FinFish Hatchery: Objectives | Facility | Aquaculture | Classroom | Outreach | Projects | Links

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MIT Sea Grant has three main objectives at the hatchery:

  • Design and demonstrate environmentally sound and cost-effective recirculating aquaculture systems;
  • Develop procedures for rearing alternative marine finfish species that show market potential; and
  • Conduct outreach and education to educate the public about aquaculture

A bottleneck in the development of aquaculture seems to be the availability of a constant and reliable supply of fingerlings to commercial aquaculture companies for growing out to market size. MIT Sea Grant recognized this shortfall and developed Boston's first marine finfish hatchery. Operations began in 1998 on Pier 3, which is located in the heart of the historic Navy Yard in Charlestown. By using the National Park Service’s space, MIT Sea Grant not only demonstrated urban aquaculture but also showed an efficient utilization of property formerly devoted to maritime activity. In 2003, MIT Sea Grant’s hatchery moved to the Gloucester Maritime Heritage Center.

The hatchery consists of two independent culture systems, six 100-gallon hatching/larval-rearing tanks and two 500-gallon grow-out tanks, and a live feed culture room. Each system demonstrates state-of-the-art-recirculating technology. Harbor water is pumped in at high tide, if needed, and filtered and aerated to keep excellent water quality. Initially the eggs are hatched in the hatching tanks and then the larvae are fed a live feed diet consisting of zooplankton such as rotifers and Artemia. Eventually the fish are weaned onto a dry pellet feed that promotes growth.

The live feed culture room consists of 5 tanks and an Artemia hatching cone. The tanks are used to culture rotifers and Aretmia that are fed to the larvae. The Artemia hatching cone is used to hatch Artemia to feed the older larvae.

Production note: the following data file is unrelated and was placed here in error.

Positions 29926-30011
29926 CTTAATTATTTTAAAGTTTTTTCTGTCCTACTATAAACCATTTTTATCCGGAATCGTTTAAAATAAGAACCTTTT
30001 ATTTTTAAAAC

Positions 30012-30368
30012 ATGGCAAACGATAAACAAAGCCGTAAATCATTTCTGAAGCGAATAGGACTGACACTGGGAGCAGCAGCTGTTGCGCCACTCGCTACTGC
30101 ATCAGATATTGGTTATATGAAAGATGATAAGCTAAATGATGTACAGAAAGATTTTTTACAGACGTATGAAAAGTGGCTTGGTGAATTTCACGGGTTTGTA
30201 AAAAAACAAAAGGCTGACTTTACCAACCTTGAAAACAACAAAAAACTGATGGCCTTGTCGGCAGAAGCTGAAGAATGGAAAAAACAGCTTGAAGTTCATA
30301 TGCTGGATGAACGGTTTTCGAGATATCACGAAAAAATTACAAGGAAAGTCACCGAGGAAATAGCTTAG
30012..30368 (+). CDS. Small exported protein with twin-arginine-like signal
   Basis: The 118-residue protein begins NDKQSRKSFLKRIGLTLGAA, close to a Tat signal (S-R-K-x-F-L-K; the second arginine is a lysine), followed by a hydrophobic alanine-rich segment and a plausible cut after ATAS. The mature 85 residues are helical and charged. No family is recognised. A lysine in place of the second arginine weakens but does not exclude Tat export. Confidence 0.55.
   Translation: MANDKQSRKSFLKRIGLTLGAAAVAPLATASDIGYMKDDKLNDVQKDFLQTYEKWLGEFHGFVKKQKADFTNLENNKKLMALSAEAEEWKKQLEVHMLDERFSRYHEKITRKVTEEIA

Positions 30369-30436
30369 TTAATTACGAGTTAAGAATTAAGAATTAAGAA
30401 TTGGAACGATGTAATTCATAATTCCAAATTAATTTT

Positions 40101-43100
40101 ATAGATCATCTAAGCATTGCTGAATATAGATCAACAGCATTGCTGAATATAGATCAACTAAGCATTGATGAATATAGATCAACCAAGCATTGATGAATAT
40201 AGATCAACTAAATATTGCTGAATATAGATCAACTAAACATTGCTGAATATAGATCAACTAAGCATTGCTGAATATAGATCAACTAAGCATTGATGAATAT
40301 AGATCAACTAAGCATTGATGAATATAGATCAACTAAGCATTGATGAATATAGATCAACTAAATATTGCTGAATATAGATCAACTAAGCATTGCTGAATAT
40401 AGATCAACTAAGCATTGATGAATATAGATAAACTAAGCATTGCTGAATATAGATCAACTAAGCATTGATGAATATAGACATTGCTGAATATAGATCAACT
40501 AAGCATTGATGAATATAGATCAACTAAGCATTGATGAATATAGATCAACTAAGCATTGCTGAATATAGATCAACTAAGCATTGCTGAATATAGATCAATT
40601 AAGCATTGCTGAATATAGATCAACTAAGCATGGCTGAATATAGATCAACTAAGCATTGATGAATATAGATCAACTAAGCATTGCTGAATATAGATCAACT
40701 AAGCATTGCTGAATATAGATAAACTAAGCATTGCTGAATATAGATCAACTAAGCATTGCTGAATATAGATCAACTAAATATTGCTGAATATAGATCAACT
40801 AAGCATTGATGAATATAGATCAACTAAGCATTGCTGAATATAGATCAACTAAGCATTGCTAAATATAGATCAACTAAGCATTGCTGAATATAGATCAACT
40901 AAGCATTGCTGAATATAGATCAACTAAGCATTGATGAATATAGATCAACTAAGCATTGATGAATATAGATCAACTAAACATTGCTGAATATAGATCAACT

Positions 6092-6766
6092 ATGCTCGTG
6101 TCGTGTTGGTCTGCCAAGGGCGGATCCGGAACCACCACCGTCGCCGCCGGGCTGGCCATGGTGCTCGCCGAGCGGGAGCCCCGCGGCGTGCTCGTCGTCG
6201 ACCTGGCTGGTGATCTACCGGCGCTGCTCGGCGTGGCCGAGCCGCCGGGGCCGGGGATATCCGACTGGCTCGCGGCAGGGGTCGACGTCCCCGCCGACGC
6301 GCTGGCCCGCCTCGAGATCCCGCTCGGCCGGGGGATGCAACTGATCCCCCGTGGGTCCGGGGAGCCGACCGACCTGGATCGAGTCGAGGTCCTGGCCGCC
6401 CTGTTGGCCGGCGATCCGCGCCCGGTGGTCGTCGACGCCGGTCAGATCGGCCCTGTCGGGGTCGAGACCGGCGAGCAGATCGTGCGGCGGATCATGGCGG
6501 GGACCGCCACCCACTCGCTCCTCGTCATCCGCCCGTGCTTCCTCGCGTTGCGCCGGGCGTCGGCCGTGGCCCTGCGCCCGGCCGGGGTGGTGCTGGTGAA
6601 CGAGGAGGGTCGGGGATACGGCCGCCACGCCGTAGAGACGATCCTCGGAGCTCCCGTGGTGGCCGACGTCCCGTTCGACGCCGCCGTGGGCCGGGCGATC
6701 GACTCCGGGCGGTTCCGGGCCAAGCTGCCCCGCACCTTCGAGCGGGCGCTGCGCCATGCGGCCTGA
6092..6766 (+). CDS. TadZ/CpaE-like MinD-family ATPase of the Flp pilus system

The hatching tanks house the fish from hatching until they grow large enough to be weaned to a dry feed diet. The point at which the fish are moved into the grow out systems is dependent on the fish’s point in the life cycle, which is in turn dependent on the size of the fish. The hatching tanks are dark so that the amount of light that gets into the tanks while the fish are hatching can be controlled. State-of-the-art recirculating technology is used to filter the water in the hatching tanks.

Once the larvae metamorphose into juveniles, they are weaned onto a dry pellet diet that is commercially available and are moved from the larval tanks to the grow-out system. The grow-out tanks are larger and allow more space for the fish to grow. The water in the grow-out tanks is filtered using state-of-the-art recirculating technology.

Determining when the fish can handle these changes is key to rearing a species not previously reared in captivity. The data collected from the hatchery (growth rates, weight, feed conversions, and environmental conditions) will determine whether or not a particular species has commercial potential. The hatchery is involved in several research projects related to the aquaculture industry.